Our 9 Best Golden Stonefly Patterns: Best Flies Listed (2024)

Throwing big nymphs and big dries adds an extra level of excitement to fly fishing.  These bigger patterns, like Golden Stoneflies, entice big and hungry fish.  Golden Stones often hatch …

Throwing big nymphs and big dries adds an extra level of excitement to fly fishing. 

These bigger patterns, like Golden Stoneflies, entice big and hungry fish. 

Golden Stones often hatch right around dusk, so some of the biggest fish are beginning to hunt and usually love to eat goldens. 

Any time you throw on a Golden Stonefly imitation in the April to October timeframe for this hatch, you can land a trophy.

All About the Golden Stonefly Hatch

A river with a Golden Stonefly hatch is a good sign that the river is in good condition.

They’re not the pickiest insects, but they require high oxygenation, fast water, and consistent flows. Golden Stones are famous in the Western United States and are generally found in tailwaters and spring-fed creeks. However, the Eastern United States has a healthy population of golden stones that hatch throughout the summer.

Golden Stoneflies hatch between April and October; their life cycle is the same as many of their other stonefly relatives.

After Golden Stones hatch from their egg, they turn into nymphs. They’ll stay nymphs for somewhere between one and three years. They eat fungi, bacteria, and even some other insects. As they’re readying for the adult stage, they’ll climb onto the river’s edge and other dry areas to complete the shed of their exoskeletons. Once shed, the adults will spend a few weeks feeding and then mating. Finally, the females will place their eggs on the water’s surface and die.

These large insects are favorites for trout. They are too easy and delicious of a meal for them to avoid. They’ll eat the females as they lay their eggs on the water or the nymphs crawling along the bottom. Golden Stoneflies patterns are some of the most fun patterns to use.

Our Best Golden Stonefly Patterns

Clark’s Golden Stone

Clark’s Golden Stone sits slightly lower in the water, so it can work great in that fast water if tied properly. Fish this right at the start of a golden stonefly hatch. This is a dry fly pattern you need in your fly box.

Fly Tying Materials

Pat’s Rubber Legs

Pat’s Rubber Legs is a perfect golden stonefly nymph. It’s one fly pattern that works worldwide, but it’s especially effective in rivers and streams with healthy Golden Stonefly populations. It’s an active pattern that attracts all sizes of fish.

Fly Tying Materials

Yellow Sally Stonefly

Yellow Sallys are great imitators of adult Golden Stoneflies. These flies are great attractor patterns if you need to stand out amongst other adult stoneflies. Plus, it’s fairly easy to tie.

Fly Tying Materials

  • Hook: 3x-long natural-bend hook Dai-Riki #14
  • Thread: Olive 6/0 Denier
  • Egg Sack: Orange rabbit fur dubbing
  • Abdomen: Yellow rabbit fur dubbing
  • Rib: Gold wire
  • Rear hackle: Yellow hackle
  • Wing: Bleached elk hair
  • Front hackle: Grizzly hackle
  • Thorax: Bright yellow rabbit fur

Chubby Chernobyl

The Chubby Chernobyl is the perfect dry fly option if you want versatility. It can easily imitate a Golden Stone and is a good choice for the top of your dry-dropper rig.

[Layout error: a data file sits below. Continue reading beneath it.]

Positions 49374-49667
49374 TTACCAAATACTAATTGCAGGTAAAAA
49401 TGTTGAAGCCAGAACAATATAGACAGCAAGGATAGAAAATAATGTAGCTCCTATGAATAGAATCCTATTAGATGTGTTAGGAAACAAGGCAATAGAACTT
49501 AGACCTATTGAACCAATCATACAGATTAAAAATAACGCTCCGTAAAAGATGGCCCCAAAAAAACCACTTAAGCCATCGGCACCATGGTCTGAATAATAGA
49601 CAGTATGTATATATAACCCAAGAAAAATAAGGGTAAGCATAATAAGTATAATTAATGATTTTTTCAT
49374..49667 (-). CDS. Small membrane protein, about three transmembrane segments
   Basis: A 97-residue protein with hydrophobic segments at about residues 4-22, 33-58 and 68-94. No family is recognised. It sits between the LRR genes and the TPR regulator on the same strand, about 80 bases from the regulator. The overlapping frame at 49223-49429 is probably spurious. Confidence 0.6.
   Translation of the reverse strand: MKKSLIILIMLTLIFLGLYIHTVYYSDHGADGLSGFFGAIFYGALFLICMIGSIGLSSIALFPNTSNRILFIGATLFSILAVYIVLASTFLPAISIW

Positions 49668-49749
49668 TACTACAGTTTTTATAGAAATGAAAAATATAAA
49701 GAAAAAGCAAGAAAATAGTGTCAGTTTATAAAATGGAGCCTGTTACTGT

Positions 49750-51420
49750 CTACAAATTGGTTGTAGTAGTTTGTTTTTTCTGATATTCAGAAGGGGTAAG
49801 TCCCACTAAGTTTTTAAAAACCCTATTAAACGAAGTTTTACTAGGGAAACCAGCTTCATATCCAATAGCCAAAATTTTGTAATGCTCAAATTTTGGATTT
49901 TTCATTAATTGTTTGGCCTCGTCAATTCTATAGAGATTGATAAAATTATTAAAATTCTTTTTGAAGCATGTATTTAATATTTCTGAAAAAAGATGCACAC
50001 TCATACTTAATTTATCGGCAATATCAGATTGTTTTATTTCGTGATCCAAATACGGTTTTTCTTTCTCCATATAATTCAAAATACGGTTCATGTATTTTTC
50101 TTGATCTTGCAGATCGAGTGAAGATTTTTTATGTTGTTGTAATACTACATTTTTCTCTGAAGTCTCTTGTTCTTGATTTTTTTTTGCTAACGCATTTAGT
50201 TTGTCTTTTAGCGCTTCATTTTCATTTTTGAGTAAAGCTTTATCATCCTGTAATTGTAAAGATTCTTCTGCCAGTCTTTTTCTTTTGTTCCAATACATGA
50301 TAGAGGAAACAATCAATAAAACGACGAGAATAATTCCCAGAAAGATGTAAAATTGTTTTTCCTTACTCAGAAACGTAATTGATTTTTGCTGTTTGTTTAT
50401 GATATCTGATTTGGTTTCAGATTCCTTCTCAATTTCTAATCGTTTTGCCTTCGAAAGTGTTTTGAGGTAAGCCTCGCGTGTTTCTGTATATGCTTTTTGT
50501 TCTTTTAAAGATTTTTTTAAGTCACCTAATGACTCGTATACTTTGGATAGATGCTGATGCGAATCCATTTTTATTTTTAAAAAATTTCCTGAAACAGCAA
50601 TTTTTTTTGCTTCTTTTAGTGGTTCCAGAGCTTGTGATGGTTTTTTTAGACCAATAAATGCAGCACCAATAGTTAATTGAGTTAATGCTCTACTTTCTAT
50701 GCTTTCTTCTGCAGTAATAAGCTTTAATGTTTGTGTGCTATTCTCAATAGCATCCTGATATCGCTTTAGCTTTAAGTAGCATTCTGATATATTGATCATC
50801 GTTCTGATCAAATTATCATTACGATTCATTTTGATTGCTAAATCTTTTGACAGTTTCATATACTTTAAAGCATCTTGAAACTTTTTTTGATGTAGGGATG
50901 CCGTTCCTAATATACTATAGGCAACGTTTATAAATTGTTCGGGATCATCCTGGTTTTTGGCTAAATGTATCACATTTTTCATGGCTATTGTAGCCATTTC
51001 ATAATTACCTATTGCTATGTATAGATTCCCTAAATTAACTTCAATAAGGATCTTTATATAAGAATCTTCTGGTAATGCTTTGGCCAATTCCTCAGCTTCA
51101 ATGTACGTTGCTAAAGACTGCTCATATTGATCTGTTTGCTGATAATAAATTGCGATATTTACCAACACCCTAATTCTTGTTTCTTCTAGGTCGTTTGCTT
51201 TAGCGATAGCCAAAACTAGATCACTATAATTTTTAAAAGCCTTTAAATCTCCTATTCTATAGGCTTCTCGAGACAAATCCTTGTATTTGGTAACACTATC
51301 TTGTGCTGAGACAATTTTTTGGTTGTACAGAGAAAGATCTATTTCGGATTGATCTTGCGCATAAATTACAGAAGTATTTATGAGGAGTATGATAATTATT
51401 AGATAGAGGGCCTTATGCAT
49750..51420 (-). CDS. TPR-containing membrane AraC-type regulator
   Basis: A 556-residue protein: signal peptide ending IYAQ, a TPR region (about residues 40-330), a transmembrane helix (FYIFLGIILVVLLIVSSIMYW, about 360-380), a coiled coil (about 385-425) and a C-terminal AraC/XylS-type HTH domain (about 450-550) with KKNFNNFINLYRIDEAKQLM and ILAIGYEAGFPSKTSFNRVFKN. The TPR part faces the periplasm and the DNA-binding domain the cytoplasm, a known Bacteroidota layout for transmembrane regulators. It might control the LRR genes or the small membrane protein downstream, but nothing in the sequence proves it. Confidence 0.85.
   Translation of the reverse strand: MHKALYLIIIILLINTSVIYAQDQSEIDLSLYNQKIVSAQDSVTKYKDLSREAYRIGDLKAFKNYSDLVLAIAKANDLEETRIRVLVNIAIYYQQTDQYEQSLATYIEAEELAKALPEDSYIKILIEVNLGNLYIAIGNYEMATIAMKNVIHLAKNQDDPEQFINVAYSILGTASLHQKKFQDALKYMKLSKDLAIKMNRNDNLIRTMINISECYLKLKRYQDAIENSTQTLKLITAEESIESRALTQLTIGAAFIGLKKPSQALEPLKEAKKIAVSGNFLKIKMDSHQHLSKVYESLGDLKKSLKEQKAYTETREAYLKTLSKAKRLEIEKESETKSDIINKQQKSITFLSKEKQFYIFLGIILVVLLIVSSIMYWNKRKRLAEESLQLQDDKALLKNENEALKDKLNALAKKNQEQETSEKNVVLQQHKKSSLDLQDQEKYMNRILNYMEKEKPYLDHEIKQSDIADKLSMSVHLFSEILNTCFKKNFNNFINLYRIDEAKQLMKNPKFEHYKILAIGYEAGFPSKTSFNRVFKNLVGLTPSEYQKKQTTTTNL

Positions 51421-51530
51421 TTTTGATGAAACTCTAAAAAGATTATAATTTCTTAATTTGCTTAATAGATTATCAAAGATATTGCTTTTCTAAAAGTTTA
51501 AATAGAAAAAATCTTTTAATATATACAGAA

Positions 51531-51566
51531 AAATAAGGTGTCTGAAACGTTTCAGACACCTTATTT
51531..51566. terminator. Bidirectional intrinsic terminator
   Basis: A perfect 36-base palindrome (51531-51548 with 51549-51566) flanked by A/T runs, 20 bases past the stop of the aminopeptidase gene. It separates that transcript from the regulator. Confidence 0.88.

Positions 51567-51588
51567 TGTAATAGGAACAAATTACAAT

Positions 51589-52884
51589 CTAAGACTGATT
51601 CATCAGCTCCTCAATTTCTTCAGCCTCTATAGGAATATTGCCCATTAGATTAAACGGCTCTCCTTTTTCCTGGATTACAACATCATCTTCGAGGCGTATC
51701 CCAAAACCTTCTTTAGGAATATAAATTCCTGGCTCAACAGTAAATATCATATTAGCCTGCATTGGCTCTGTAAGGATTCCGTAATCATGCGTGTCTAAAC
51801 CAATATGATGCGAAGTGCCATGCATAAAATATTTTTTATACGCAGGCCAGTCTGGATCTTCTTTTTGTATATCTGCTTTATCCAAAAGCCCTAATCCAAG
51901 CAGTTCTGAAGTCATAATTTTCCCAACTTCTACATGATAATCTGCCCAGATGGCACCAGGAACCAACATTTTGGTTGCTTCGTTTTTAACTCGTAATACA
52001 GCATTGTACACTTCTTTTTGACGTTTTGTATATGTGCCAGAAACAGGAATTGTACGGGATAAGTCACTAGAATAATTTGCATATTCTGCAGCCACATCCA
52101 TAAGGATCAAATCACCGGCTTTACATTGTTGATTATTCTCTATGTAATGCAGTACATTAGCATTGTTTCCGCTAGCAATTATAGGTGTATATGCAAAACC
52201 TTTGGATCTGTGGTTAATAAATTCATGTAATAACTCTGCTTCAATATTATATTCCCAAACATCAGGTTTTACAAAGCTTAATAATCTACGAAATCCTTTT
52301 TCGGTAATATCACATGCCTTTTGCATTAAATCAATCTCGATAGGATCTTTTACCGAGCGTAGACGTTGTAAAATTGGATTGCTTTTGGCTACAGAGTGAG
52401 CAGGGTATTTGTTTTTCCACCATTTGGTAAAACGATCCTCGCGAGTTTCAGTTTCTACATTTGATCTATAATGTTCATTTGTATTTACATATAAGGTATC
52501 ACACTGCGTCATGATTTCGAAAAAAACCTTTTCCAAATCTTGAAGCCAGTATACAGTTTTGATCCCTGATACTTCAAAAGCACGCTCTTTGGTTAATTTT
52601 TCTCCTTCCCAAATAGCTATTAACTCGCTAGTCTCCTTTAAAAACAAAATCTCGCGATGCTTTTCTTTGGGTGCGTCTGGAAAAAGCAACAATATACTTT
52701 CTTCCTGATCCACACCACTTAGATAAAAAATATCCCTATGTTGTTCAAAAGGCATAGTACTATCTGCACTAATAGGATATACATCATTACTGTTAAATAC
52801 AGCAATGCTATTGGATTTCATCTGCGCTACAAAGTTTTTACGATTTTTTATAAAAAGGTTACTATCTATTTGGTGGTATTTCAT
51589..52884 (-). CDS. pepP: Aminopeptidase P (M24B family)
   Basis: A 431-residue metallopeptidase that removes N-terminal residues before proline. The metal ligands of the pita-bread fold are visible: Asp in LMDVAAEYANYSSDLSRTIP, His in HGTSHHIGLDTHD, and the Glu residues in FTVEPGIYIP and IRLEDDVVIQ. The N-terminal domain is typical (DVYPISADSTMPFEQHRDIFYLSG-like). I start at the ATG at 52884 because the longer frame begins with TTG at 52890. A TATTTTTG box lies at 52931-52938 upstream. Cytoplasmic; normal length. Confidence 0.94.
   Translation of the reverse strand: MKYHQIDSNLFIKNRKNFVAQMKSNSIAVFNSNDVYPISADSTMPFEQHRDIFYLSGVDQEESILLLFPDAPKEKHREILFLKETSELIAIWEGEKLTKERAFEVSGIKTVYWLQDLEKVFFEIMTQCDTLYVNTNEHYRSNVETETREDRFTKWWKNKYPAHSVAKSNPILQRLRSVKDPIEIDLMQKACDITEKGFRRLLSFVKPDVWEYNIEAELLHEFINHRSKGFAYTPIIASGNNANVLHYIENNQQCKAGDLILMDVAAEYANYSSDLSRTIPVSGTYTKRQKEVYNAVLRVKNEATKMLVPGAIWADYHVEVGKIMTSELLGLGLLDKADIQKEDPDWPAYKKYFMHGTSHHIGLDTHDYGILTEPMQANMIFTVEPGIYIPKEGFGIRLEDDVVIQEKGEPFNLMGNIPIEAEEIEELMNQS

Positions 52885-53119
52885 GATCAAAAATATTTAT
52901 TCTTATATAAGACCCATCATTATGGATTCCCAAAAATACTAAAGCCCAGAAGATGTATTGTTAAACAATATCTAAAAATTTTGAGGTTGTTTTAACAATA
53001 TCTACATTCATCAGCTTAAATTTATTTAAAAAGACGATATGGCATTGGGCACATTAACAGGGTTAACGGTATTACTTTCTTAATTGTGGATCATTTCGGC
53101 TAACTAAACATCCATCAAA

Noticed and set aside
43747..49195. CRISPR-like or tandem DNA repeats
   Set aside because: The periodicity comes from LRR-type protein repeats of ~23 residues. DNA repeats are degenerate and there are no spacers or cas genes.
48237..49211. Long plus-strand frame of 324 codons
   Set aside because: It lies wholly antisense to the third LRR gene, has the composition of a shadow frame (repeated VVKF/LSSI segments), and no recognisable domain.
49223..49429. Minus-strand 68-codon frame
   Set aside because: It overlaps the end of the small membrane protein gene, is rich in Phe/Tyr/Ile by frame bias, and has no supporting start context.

Fly Tying Materials

CDC Golden Stone

The CDC Golden Stone is a perfect stonefly nymph. It has great action when wet and is a good base for your dry-dropper rig. It’s effective wherever you’ll find Golden Stones.

Fly Tying Materials

Simple Golden Stone

You’ll struggle to find a more accurate Golden Stonefly nymph representation than the Simple Golden Stone. Wherever you’re fishing for with these flies, this pattern will work. Be sure to tie it in a few different sizes.

Fly Tying Materials

Libby’s Stonefly

Sometimes, fish want a buggy-looking nymph. Throw on Libby’s Stonefly on those days, and you’re in good shape.

Fly Tying Materials

Biot Stonefly

If you need a heavy fly that will get to the bottom where the fish are feeding, the Biot Stonefly is the best choice. Fish it as the first fly in a nymph rig.

Fly Tying Materials

Masked Marauder 2.0

Last on the list of best Golden Stonefly patterns is the Masked Marauder. It’s a great nymph representation that will work all summer long.

Fly Tying Materials

How To Fish a Golden Stonefly Hatch

One of the best ways to fish a golden stonefly hatch is with a dry-dropper setup. Tie on Clark’s Golden Stone and let a Pat’s Rubber Legs drift below it. This way, you can cover a ton of water and get the fish feeding on the surface and those feeding lower in the water column.

While golden stones will hatch in the mornings and evenings, some of the best fishing will happen in the evening. The larger fish are on the prowl, and golden stones are a worthy target. As the sun is setting, don’t pack up and leave. Throw large golden stonefly dries and wait for some of those larger fish to strike.

It’s also important to fish in fast water. Generally, they’re sitting on rocks, and fish are used to eating them here. Let your dry or nymph float through the riffles and wait for a strike.

If you’re fishing dries, don’t feel the need to be perfect with your presentation. They’re uncoordinated flies, so it’s relatively common for them to smack the water. A less-than-perfect presentation can work in your favor.

Don’t hesitate to give it action once the fly is on the water. Adult golden stoneflies are active on the water, so vary your retrieve, and don’t be afraid to move the rod tip and get it moving.

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AUTHOR
Danny Mooers is a passionate fly fishing and angling writer from Arizona. Danny loves sharing his passion for fly fishing for trout and other species through his work for Tackle Village.